'It's like gold': Freon ban could cost homeowners big bucks to cool down

'It's like gold': Freon ban could cost homeowners big bucks to cool down

BOSTON — The last thing on your mind may be your home's air conditioning unit, but, a new law goes into effect at the end of the year that could leave you sweltering next summer if you don't pay attention.

Freon, also known as R-22, will no longer be made or imported to the United States, starting January 1st, 2020.  The Environmental Protection Agency said the odorless gas, which is one of the key refrigerants in air conditioners, is bad for the environment because it depletes the ozone layer. It will be replaced by more environmentally-friendly refrigerants.

"Didn’t know a thing about it so it’s kinda like it’s all news to me,"  said Scituate homeowner Gerry Chisholm.

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AGE MATTERS

Freon can still be used to service existing air conditioners while supplies of the coolant last.  Most air conditioning units manufactured before 2010 use Freon, or R-22.  Most manufactured after that do not.  They use other coolants that are not banned.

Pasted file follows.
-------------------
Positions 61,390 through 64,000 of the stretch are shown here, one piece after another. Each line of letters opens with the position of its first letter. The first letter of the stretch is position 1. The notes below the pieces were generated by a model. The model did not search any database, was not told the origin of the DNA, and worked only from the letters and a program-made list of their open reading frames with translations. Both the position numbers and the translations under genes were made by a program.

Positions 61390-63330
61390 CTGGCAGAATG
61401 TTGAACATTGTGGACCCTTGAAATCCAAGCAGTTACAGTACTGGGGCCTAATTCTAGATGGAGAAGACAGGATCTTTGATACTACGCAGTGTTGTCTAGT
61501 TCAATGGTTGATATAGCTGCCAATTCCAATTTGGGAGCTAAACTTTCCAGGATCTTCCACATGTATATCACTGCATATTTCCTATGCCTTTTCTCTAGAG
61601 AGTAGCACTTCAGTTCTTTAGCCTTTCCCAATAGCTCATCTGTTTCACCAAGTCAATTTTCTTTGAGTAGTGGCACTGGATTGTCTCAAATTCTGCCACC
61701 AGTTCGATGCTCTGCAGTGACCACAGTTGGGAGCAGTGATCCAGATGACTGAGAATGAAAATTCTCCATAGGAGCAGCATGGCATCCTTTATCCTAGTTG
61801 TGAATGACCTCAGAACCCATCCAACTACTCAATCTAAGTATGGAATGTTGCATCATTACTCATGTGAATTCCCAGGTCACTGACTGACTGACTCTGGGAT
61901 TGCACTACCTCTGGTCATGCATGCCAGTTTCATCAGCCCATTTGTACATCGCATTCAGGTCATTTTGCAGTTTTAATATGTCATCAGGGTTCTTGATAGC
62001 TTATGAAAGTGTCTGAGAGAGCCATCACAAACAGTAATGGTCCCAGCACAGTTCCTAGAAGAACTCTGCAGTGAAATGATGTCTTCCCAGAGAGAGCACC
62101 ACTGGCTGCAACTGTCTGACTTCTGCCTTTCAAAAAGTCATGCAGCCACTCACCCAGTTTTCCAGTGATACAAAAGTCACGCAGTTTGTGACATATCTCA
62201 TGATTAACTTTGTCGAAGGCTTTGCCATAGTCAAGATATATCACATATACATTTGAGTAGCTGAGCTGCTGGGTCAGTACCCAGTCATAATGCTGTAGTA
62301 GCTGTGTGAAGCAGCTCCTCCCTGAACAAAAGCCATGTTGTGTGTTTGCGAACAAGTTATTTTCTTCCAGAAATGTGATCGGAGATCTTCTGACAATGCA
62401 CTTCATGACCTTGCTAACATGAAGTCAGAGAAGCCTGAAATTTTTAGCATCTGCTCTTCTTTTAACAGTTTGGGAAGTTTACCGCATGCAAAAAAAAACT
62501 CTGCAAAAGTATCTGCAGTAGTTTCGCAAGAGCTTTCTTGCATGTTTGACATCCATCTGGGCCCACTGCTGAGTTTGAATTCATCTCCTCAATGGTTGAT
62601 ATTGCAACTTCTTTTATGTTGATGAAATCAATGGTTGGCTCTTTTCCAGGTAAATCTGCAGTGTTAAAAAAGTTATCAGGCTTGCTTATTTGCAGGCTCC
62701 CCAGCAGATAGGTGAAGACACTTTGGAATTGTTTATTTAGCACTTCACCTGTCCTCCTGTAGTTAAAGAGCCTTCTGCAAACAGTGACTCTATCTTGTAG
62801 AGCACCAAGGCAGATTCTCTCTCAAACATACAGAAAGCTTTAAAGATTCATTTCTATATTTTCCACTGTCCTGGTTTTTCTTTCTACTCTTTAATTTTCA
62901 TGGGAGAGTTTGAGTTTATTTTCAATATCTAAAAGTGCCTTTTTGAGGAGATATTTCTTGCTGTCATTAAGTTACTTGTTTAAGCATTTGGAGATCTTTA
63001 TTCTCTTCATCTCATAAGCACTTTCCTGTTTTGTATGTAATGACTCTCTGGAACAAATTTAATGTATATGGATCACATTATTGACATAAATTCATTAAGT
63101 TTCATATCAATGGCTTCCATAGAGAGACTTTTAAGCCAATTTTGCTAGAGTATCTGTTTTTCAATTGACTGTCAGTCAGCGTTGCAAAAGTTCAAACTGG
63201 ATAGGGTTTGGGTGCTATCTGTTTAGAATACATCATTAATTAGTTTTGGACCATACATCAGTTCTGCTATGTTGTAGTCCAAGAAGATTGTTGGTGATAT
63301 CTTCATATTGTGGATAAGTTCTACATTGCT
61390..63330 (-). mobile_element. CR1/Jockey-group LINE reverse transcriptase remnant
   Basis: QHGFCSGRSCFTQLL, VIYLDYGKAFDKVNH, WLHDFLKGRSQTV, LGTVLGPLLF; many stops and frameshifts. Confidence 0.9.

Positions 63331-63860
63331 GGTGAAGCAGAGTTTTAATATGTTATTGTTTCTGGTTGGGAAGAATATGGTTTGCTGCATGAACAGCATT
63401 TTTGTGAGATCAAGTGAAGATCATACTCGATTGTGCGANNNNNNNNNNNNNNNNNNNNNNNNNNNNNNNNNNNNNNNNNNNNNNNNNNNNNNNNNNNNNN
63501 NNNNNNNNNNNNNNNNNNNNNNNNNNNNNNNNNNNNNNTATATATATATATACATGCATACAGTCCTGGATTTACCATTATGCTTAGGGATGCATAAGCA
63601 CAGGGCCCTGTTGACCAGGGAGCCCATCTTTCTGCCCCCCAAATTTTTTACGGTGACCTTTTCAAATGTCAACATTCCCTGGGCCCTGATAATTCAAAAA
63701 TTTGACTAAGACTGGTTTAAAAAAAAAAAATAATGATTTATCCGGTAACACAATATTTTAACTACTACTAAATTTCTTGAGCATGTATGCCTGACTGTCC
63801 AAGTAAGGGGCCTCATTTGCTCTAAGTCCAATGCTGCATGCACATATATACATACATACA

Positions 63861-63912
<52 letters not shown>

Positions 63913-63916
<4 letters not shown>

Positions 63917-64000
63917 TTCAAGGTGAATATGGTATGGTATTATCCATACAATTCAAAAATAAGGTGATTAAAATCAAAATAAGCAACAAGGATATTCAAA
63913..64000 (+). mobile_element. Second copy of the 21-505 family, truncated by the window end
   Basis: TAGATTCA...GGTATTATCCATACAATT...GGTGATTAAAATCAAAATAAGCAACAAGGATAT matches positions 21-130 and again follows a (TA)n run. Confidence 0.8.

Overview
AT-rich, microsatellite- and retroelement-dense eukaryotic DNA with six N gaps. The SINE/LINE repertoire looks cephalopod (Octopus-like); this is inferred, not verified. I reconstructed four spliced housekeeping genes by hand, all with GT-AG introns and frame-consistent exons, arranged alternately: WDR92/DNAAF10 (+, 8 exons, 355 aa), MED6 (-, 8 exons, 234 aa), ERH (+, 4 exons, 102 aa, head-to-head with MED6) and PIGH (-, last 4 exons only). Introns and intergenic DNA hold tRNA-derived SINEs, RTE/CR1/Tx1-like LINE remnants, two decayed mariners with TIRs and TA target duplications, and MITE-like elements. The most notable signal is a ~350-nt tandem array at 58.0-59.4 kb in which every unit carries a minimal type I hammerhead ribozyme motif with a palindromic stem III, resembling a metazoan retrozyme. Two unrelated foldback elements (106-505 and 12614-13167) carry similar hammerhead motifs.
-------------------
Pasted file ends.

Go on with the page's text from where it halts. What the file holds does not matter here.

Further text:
Chisholm’s AC unit is older.

"I don’t know what they put in it, but it works and I hope it’s not Freon," Chisholm said.

The EPA states, "people can continue to use air conditioning equipment that uses R-22, whether it is a window unit or a central cooling system, and they are not required to replace their existing equipment."

SKYROCKETING PRICES

Since there is a limited supply, due to the ban, prices for the coolant have skyrocketed.

"It’s very, very expensive. It’s almost like gold, and they’ve done that to try to encourage people to upgrade and not just keep going along with the old. It is very price prohibitive now,"  said Scott MacFarlane, owner of Dedham-based MacFarlane Energy.

MacFarlane said he carries a limited supply of Freon in his trucks.  He suggests anyone who has had a leak in a unit may want to start planning and budgeting to upgrade their air conditioner.

"When they come to next July and all of a sudden their unit dies, and we have to replace a whole unit, and everybody’s busy, they will have to wait 2-to-3 weeks to get the unit fixed because we're busy trying to upgrade other people’s equipment. So, it’s always better to be proactive and do it ahead of time if you can afford to do it,"  MacFarlane said.

But if your air conditioning unit was built prior to 2010, and there's no leak and has been properly maintained, like Gerry Chisholm's, experts say there's no need to replace it now.

HVAC experts also say if you have an old window air conditioner and it leaks, it's likely cheaper to buy a new one, rather than repair it.  Also, changes with Freon won't effect your vehicle since a different refrigerant is used in cars, trucks and SUVs.

You can find out more about the coolant here.